Hello from a rainy Manjimup!
I hope everyone is well. We have had a great first week of WWOOFing at the vineyard. We have learnt a lot, met some fab people, and become very dirty! Our main jobs have been to look after the animals and manage the upkeep of the grounds, so we spent Monday and Tuesday working in the vines (weeding and re-stringing). We learnt how to take the laterals off the stem of the Riesling vine and how to tie certain knots. We also placed large nets over the Shiraz grapes to stop the birds getting in and eating it all. Rick, the farmhand, has been wonderful at keeping us entertained with his stories, although I’m fairly sure that he likes to scare us with wild tales of spiders and snakes.
On Wednesday and Thursday we sorted out the Kikuyu weed that has been growing all over the vineyard. It was really hot and hard work, and it showed us the major disadvantages of working outside in Australia. Anyone who thinks that they want to work on the land, or own a farm or even a few veggie patches, should try WWOOFing first. It’s not that it has put me off ever wanting a patch of land, but it is seriously hard work that is forever ongoing and tiring. Nevertheless, the experience has been worthwhile and has taught us a lot about ourselves and the way of life that we might want in the future. Moreover, we now know a lot more about wine and gardening and we have seriously green fingers. Watch out Alan Titchmarsh and Charlie Dimmock!
Friday and Saturday saw us painting the cellar door and storage barns. The vineyard is on a hill and gets a lot of weather coming over from the coast, so the rammed earth buildings need a coat of sealant every once in a while to protect them from the wind and rain. We also continued to weed in the flower beds around the house and sweep the cobwebs from the ceilings, which was a gross job! We are given larger jobs to keep us out of trouble in the mornings, but we constantly keep an eye on the animals, making sure that they have been fed and the chicken’s eggs have been collected, and also alternating the sprinklers so all the veggies have a chance at survival! It has been extremely hot this week.
During the afternoon we have a few hours of free time, so we have been into town a few times, but there isn’t much going on in Manjimup. The town has a yokel feel, and is 14 kms (‘clicks’, as Rick calls them) from the farm, so we haven’t spent much time there. However, on Friday we realised that we had a flat tyre on the van so we had to drive slowly to a garage to get it sorted. The mechanic was not impressed as the tread on 2 tyres were completely bare and wouldn’t pass a police test (whatever that means). There was also a nail in the back tyre so they had to replace the front 2 tyres and fix the back one. Whoops! Luckily, the rental company paid for it all and apologised for the state of the van. Hopefully we now have a chance of crossing the Nullarbor desert with no problems in a few weeks time.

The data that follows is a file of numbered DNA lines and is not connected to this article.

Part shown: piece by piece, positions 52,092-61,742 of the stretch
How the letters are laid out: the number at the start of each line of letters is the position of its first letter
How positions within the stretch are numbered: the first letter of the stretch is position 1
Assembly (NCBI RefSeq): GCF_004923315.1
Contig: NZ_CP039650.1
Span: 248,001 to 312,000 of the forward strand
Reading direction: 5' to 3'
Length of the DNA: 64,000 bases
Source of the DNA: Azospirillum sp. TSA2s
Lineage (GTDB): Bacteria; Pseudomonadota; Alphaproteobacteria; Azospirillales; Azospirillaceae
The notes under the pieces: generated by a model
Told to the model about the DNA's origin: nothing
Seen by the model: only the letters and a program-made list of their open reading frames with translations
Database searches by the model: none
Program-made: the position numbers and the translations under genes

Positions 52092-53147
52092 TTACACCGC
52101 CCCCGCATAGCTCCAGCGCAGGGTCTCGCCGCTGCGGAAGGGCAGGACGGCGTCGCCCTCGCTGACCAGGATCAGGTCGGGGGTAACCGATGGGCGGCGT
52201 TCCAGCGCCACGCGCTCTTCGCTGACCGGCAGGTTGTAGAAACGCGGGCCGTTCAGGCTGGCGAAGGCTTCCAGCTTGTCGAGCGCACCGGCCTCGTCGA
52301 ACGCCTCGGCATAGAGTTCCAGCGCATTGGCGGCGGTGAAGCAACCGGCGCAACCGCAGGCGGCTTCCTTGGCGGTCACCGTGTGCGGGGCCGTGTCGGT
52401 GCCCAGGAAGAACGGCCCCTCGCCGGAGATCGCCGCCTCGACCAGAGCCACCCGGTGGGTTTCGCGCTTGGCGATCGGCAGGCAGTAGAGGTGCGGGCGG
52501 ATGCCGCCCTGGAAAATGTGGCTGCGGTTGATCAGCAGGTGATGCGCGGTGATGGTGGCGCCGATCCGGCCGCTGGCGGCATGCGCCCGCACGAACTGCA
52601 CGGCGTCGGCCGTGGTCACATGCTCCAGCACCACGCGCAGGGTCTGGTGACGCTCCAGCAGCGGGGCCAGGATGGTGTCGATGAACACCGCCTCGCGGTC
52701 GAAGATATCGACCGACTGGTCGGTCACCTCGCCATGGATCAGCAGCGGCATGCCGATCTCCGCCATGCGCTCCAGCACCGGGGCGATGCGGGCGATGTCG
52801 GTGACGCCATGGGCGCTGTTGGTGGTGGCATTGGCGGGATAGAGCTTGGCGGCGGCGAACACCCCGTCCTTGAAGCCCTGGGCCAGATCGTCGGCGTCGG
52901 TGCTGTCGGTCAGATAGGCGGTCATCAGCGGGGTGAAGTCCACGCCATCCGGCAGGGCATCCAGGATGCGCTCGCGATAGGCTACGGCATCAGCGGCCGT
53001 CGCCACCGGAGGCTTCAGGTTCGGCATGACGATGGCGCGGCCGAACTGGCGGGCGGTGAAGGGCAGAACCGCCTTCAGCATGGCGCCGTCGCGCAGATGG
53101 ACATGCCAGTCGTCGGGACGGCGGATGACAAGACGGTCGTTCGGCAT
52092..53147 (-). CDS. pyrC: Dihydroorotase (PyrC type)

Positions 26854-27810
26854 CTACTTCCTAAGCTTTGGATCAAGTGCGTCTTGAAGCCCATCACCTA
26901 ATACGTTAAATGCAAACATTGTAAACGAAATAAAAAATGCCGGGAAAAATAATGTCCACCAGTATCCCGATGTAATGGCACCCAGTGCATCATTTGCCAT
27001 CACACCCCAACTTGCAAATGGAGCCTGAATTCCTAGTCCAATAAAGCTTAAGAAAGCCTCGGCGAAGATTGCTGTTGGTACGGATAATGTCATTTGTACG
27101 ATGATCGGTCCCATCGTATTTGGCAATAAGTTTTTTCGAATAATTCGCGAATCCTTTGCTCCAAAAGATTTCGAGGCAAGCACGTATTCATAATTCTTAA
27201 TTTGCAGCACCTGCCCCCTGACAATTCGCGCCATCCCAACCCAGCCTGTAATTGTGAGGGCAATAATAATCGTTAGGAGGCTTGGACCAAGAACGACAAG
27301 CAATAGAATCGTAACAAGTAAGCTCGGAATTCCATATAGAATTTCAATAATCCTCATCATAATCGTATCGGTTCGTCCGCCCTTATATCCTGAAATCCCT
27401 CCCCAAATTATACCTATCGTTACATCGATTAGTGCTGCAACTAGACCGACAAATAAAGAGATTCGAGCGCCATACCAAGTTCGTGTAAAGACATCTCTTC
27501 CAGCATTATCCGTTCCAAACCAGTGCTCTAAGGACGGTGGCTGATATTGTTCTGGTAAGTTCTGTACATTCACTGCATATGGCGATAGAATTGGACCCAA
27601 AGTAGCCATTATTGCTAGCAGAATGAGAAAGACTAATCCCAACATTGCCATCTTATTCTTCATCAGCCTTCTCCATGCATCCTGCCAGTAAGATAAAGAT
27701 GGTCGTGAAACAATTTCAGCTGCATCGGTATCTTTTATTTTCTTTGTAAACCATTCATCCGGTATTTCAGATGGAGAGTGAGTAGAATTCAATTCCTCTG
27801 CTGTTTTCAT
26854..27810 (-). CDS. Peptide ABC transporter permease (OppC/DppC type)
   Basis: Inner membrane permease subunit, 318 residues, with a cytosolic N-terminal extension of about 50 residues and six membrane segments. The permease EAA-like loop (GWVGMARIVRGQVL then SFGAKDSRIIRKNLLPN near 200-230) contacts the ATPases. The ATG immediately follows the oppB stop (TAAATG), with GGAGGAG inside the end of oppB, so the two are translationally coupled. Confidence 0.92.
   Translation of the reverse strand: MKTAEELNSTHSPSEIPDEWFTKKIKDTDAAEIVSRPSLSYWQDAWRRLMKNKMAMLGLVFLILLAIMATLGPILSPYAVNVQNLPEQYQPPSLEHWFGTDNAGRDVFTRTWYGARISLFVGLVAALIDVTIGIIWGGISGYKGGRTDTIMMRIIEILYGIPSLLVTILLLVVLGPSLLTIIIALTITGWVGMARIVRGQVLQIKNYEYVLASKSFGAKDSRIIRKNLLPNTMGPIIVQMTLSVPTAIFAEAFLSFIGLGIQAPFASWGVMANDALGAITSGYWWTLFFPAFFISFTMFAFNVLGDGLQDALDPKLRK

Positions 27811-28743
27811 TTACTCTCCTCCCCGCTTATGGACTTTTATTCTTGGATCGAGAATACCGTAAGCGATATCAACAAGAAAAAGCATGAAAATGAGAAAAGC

The Herriot family have been very kind to us. Lexie (6) has Down syndrome, so we have learnt a lot about children with special needs and their requirements. Yvonne’s eldest child, Aimee, also has 3 of her own children and we saw a lot of them at the beginning of the week. Tahlia (4) and the twins, Oliver and Dominique (4 months) are a real handful, so our experiences this week have put us off kids for life! Yvonne is busy with the house, kids and animals so we haven’t seen much of her whilst we have been out working, but we have had some delicious organic meals with her. It is fantastic being able to pick your own veggies before dinner, and collect fresh eggs before breakfast. The family have gone to Perth this weekend so they have trusted us to house sit for them for a few nights. We have been left with loads of jobs but it has been nice being able to slob out a bit! They don’t have a TV but they do have a few DVD’s so we relaxed and watched one last night which was a real treat.
On Friday evening we drove to Nannup to the music and hippie festival. We had a fun time and there were some brilliant live bands playing, but the drive over was horrible! We had been warned about driving too much at night, but seeing as Nannup was close, we weren’t too concerned about heading over at 6.30pm. Mistake!! There were kangaroos everywhere and it was so nerve wracking for poor Phil trying to dodge them on the road. We were fine and made it there and back with no problems, but we are NOT driving again at night.
Before I sign off, I have to mention the other scare that Phil had this week. He is not a fan of spiders as it is, so when he was bitten by a REDBACK (!!) on Tuesday, it was nasty!! We were working in the vines when one managed to crawl up his sleeve and bite him in the armpit. Ouch! They are mildly poisonous but he is fine now and it will make for an impressive story in the pub.
Well, as it has now stopped raining, I better get back outside and take the quad bike out for a spin. It’s a hard life.
We are off to Mt.Barker on Tuesday to WWOOF at a Kangaroo Sanctuary. I’m, not sure if they have internet so farewell for now!
With lots of love,
Alan and Charlie xxx
P.S - Phil has selected some photos to upload but the internet is slow here, so we will try to get them up soon. Watch this space!
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